When John Augustine Washington II, yet another great-nephew of George Washington, built Blakeley, he knew that he would one day inherit Mount Vernon and move there. Consequently, he planned his house on a more modest scale than those of other family members, especially his brother's exactly contemporaneous Claymont Court ( JE12), which Blakeley faces across a half-mile expanse of meadow. As built, Blakeley was a two-story, three-bay, Federal brick house with a side wing extending to the west. After Washington moved to Mount Vernon in 1829, Blakeley became a summer home. It burned in the 1860s but was rebuilt along its original lines.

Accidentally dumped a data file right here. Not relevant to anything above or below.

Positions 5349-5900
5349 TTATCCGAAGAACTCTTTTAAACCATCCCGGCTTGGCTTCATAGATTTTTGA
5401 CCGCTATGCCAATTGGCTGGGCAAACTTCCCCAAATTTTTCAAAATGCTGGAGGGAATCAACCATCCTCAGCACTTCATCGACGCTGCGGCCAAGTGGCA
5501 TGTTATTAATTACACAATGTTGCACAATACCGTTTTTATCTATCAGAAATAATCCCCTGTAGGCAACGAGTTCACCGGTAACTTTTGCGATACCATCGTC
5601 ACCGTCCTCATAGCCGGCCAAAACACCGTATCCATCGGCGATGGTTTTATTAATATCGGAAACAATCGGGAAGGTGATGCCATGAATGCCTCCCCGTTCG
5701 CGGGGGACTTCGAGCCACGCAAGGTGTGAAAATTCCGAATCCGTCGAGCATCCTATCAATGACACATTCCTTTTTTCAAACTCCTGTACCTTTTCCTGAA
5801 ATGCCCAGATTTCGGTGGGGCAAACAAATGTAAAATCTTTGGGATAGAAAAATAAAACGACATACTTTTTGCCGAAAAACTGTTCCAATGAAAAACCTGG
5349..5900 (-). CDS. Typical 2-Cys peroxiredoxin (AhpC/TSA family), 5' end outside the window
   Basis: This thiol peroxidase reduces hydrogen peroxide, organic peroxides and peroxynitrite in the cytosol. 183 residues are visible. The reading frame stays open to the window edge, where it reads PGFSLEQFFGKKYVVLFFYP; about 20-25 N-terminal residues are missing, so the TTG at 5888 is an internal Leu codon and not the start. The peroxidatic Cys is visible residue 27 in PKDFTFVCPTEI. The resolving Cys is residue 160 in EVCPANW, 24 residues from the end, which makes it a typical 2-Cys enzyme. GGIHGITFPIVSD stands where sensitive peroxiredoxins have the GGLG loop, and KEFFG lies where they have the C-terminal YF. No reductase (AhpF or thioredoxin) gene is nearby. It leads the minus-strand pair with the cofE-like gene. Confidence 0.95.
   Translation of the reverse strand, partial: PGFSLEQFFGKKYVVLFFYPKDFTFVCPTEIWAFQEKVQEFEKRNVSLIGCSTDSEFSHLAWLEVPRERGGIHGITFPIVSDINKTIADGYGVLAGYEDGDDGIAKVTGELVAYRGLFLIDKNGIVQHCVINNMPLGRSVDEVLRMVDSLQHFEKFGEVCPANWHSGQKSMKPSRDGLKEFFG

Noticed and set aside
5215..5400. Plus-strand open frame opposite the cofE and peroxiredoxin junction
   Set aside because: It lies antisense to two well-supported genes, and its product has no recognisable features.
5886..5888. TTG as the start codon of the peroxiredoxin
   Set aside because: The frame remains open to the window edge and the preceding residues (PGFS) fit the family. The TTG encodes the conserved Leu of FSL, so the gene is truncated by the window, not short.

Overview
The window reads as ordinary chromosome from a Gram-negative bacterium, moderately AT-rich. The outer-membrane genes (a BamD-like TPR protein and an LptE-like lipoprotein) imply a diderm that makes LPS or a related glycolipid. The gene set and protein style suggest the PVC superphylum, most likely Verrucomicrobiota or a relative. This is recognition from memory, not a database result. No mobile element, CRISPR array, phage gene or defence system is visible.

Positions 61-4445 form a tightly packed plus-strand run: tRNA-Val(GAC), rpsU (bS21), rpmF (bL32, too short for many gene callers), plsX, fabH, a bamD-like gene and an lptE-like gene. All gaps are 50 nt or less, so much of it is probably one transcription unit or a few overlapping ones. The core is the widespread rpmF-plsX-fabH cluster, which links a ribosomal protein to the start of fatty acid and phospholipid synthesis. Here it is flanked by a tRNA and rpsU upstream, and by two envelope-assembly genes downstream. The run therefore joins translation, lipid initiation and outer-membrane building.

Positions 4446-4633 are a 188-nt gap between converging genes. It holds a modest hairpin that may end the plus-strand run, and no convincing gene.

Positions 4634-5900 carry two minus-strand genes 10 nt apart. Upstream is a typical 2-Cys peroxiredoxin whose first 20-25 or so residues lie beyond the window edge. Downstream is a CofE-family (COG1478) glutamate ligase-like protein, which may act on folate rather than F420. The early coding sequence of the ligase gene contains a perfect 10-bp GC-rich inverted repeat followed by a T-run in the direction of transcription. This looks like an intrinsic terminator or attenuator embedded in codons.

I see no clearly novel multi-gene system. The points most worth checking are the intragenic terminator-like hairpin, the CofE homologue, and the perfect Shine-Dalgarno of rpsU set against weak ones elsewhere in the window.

Raymond J. Funkhouser, who lived at Claymont Court, purchased the house in the 1940s and rehabilitated it for his son, Justin. Among many alterations, he changed the fenestration to create a five-bay facade, added a giant-order Roman Doric portico, and replaced the rectangular transom over the front door with an elliptical arch. The result is undeniably impressive, although Blakeley now bears little external resemblance to the house the Washingtons knew.